Posted on 3/18/14 11:26:58 PM Permalink

The concept of branding to me is somewhat strange on one level in that to me it requires a level of self-confidence that was foreign to me. When I stop to think about, however, it makes absolute sense in a world that is shrinking daily due technology that enables us to expose or share our true selves instantaneously. Having been an educator for a short period of time after leaving the corporate world in search of a vocation that is more meaningful to myself and finding that this is what I enjoy, and more specifically, what I wish to continue to do for some time in the future I find myself in a position where I need to take risks and quit playing it safe. To make a long story short, it's time to get into the show.

Ginny Holm

Posted on 7/18/13 1:07:26 PM Permalink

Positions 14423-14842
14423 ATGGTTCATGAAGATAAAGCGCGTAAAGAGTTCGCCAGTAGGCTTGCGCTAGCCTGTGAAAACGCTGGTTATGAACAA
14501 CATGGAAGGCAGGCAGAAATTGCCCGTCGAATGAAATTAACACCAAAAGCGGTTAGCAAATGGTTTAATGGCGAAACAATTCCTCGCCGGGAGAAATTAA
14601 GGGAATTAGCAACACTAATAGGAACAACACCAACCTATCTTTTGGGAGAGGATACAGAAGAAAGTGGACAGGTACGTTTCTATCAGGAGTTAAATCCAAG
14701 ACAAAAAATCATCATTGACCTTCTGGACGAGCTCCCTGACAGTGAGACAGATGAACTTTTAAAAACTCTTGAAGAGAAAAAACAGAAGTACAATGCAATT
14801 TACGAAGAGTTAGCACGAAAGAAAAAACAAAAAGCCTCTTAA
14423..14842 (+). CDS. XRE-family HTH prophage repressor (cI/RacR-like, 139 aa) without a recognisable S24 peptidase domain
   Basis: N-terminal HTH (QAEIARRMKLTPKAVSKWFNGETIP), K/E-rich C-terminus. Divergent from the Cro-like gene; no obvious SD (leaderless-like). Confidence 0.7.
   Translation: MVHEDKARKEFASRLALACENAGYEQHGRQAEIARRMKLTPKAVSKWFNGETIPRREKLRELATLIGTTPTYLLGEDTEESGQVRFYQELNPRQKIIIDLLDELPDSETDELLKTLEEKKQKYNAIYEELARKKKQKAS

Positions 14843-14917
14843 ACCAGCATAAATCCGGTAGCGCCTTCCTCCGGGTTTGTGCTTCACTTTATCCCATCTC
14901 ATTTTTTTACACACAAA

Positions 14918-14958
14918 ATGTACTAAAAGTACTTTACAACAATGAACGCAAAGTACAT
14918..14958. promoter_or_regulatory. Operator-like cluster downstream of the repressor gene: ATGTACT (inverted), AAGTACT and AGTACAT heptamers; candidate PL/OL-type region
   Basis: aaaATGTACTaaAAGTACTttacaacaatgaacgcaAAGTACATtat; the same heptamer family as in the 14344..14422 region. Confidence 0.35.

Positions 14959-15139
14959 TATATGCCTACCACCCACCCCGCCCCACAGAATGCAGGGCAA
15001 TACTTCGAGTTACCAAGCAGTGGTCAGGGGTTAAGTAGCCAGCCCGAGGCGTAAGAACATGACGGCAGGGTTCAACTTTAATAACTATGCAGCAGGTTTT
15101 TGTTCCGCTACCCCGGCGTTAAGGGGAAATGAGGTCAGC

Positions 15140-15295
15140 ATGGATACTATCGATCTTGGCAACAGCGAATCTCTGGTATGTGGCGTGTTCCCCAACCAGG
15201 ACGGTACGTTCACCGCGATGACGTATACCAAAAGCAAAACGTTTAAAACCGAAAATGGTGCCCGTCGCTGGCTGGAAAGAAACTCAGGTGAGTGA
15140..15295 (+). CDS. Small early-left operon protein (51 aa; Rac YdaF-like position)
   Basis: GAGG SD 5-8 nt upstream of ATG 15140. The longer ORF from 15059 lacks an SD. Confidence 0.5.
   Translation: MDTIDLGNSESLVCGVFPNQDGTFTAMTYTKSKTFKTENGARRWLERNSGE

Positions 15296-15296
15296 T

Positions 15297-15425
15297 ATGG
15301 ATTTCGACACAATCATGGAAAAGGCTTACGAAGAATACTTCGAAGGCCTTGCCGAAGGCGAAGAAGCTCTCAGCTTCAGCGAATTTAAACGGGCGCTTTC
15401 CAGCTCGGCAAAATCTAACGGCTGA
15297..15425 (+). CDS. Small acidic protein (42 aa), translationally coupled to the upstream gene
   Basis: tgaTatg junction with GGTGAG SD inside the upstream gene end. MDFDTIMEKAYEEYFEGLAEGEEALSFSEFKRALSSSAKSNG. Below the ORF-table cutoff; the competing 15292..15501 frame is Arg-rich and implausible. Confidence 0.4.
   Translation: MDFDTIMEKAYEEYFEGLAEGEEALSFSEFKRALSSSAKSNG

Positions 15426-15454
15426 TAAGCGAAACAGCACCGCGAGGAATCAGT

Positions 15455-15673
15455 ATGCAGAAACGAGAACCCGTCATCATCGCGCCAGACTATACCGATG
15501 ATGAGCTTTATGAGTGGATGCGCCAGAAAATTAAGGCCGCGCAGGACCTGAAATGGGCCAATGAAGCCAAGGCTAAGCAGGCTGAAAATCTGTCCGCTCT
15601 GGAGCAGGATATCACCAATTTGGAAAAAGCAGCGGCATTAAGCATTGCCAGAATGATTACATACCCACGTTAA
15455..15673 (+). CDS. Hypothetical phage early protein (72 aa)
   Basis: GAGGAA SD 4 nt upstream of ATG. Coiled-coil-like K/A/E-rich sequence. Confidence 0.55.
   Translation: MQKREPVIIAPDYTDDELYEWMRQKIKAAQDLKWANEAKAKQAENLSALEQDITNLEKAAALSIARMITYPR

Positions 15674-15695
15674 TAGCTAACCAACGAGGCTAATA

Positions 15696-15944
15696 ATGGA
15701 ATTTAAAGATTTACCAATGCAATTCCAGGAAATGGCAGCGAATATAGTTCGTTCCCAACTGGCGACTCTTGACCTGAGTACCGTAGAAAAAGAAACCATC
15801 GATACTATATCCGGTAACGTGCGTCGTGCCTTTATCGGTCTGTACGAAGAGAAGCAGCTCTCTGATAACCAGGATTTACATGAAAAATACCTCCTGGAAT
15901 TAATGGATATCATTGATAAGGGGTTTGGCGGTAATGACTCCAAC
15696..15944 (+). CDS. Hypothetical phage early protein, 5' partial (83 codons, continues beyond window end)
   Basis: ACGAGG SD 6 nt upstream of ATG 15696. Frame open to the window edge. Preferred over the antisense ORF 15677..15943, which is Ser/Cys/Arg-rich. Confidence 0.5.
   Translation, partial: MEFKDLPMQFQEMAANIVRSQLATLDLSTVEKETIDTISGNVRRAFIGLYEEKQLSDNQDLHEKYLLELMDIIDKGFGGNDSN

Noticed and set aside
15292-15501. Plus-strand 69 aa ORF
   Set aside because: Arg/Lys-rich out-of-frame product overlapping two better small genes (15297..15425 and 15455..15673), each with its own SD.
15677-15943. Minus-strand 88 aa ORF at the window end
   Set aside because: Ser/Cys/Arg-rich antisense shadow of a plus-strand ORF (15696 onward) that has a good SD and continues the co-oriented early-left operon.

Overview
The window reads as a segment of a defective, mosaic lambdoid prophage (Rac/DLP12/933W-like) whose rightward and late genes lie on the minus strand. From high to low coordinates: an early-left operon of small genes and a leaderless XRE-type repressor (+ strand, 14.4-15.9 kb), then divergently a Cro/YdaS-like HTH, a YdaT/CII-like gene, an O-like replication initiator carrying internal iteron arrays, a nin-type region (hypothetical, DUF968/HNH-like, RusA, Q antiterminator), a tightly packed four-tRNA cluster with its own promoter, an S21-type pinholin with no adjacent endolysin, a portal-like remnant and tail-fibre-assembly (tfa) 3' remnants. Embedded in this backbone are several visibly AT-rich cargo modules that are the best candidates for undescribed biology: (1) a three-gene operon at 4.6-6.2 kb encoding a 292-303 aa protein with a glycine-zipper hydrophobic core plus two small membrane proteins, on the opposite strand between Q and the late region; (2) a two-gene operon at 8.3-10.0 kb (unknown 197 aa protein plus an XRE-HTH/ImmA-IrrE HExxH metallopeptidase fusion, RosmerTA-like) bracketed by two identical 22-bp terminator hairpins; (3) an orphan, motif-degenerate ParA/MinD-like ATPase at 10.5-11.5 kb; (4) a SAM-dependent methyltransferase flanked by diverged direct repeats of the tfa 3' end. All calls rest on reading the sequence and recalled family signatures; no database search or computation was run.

While I haven't branded myself professionally (outside of the school), within the campus I have been slowly but surely building a sort of "brand" with my graphic design class. I have created a classroom logo that easily identifies my class and have used websites that I put together that offer examples of previous student work, give details on assignments, and provide music and descriptions that help students easily identify topics. I am going into my third year of using a Learning Management System (LMS) that enables me to continue instruction outside of the classroom by offering discussion posts that students can comment on from their home or dorms as well as the ability to contact me at any time without having to make an appointment. The easy format of the LMS allows me to post assignments, homework, upload documents, create hyperlinks and allow for students who may be traveling with an athletic team and miss class to keep up and ask for help. Students can also collaborate with each more easily.